Satisfied? | TravelResearchOnline



Don’t we all want satisfied customers? People who are happy with a buying experience, according to business lore, tell three other people about their satisfactory experience. We all tend to “collect” satisfied customers we can point to as examples of our competence and proficiency as travel consultants. Most travel agents who have been in the business for any length of time can point to a small stable of satisfied customers.

ThinkstockPhotos-478052387Here’s another piece of business lore, from our own industry. Out of 5 repeat cruisers, four will book with an agent other than the one who booked their first. I don’t know if a similar statistic exists for other segments of the industry, but let’s use cruise as the starting point for this brief study. Think that through for a moment: they are satisfied with the cruise experience, but they book with with another agent.

Maybe it’s not enough to have satisfied customers. Maybe you don’t want satisfied customers.

Perhaps you need to move the customer way, way beyond satisfied.

When a client is satisfied at a most basic level, they are typically satisfied with a transaction. Everything went well. They enjoyed their experience without any major hitches that went unresolved. But as we have indicated in the past, moving clients from one transaction to the next is no way to build an insanely great travel practice. It’s not enough for a client to be satisfied. For a client to be an evangelist for your travel practice, for them to recommend you to their friends and acquaintances, for the client to think of you each and every time they think of traveling, they have to be more than satisfied. They have to be WOW’d.

How do you introduce the WOW factor into what you do?

Think about the times you have been WOW’d by a company.  How did they manage to generate your enthusiasm? Typically, whatever they did was some small, incidental act. It wasn’t the core transaction, but some small extra bit of time they spent with you, some way that they managed to make you feel special, a few words, some empathy, a gesture that indicated they understood you as a human being and were acknowledging that understanding with a demonstration of their appreciation.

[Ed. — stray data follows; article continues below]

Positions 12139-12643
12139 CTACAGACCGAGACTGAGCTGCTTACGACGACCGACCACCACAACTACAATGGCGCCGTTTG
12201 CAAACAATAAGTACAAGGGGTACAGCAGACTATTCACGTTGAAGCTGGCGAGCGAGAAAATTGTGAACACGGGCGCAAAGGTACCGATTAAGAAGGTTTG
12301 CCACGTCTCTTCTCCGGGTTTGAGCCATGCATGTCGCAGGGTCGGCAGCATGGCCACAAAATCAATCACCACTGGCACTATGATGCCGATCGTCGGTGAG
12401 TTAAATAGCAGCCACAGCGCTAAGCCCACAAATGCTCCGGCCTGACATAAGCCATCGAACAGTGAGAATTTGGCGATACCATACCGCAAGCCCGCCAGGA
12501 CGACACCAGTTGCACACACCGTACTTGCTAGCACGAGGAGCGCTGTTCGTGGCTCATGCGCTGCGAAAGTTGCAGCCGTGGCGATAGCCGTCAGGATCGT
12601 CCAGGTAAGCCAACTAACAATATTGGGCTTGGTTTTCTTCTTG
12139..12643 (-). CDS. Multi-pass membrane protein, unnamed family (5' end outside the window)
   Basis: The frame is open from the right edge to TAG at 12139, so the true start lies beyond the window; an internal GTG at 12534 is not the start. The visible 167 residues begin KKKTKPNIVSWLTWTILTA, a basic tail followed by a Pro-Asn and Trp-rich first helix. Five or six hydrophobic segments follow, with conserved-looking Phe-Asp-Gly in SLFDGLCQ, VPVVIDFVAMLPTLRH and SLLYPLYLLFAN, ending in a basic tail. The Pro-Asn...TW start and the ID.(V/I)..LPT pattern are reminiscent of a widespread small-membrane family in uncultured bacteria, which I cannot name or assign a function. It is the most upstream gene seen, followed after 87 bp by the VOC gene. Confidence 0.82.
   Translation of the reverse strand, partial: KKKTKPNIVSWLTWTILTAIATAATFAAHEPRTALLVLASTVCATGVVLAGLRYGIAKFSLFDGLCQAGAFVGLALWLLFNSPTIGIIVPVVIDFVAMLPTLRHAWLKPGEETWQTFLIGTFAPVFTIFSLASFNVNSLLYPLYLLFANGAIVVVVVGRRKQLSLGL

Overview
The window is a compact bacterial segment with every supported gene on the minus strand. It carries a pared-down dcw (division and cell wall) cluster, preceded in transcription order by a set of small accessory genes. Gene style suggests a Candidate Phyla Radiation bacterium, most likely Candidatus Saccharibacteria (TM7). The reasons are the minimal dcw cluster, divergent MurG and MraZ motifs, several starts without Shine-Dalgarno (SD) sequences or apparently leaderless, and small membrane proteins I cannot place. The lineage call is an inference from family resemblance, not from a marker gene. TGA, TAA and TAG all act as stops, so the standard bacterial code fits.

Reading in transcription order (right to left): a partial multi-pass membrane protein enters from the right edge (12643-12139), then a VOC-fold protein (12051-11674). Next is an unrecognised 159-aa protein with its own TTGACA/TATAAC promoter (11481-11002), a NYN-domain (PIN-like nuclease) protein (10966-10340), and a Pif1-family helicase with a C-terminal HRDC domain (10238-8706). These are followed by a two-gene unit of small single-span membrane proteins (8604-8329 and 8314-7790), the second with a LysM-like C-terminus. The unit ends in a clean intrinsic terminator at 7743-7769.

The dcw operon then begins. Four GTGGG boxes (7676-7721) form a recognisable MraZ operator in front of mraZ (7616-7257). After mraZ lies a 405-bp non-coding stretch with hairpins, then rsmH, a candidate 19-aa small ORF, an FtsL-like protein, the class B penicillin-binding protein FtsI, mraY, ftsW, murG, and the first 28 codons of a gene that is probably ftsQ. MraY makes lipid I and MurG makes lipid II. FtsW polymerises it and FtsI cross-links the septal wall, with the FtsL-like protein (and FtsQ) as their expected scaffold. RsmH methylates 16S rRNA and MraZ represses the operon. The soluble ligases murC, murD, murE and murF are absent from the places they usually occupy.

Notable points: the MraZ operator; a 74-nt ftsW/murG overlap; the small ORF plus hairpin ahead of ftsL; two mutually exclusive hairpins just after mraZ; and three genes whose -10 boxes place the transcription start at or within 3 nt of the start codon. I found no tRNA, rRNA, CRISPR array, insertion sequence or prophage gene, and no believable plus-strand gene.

You don’t want merely satisfied customers; you want loyal customers, client who have a relationship with you based not just on satisfaction with a transaction, but on a shared understanding of their needs and your willingness to actively and eagerly meet those needs and then to go beyond the transaction.

Every client has a hierarchy of needs. Most companies stop when the most basic are fulfilled, when the transactional needs are met. However, clients have other needs, some of which they are completely unaware in the course of a travel planning exercise. It’s you as the professional in the relationship who must have an awareness of those needs and who will take the next step beyond the transaction. Perhaps it’s the destination guide you provide them, or the tip about the “secret” diner where the locals eat. Maybe it’s the invitation to the manager’s reception you obtain for them or a comment from the hotel concierge, welcoming them as special guests of both you and the hotel. Maybe it’s the concern you demonstrate after they return home in your follow-up efforts. Whatever your mode of taking your client beyond the transaction into a relationship, use it well and consistently.

Many travel agents provide the “extras” only for their larger transactions. Right. Transactions. Relationships are built not around transactions, but around the extras. Importantly, make the extras client-centric. A bottle of wine won’t be of value to someone who doesn’t drink. Discover during your research what is valuable to a client, what they appreciate in a relationship, and then make that client-centric value a part of your exchange. Next time you book a bare hotel room for a client, or an airline ticket, or perform some other simple task for which your own remuneration is minimal, take the opportunity to WOW the client by going the extra mile. Do something that will make them remember not only the transaction, but their encounter with you. Your small efforts will pay off in a very tangible way. Getting your customers to return and bring their friends with them will radically change the economics of your travel practice for the better.

Move your clients beyond satisfaction, beyond transaction, to loyalty. Then watch your practice grow.

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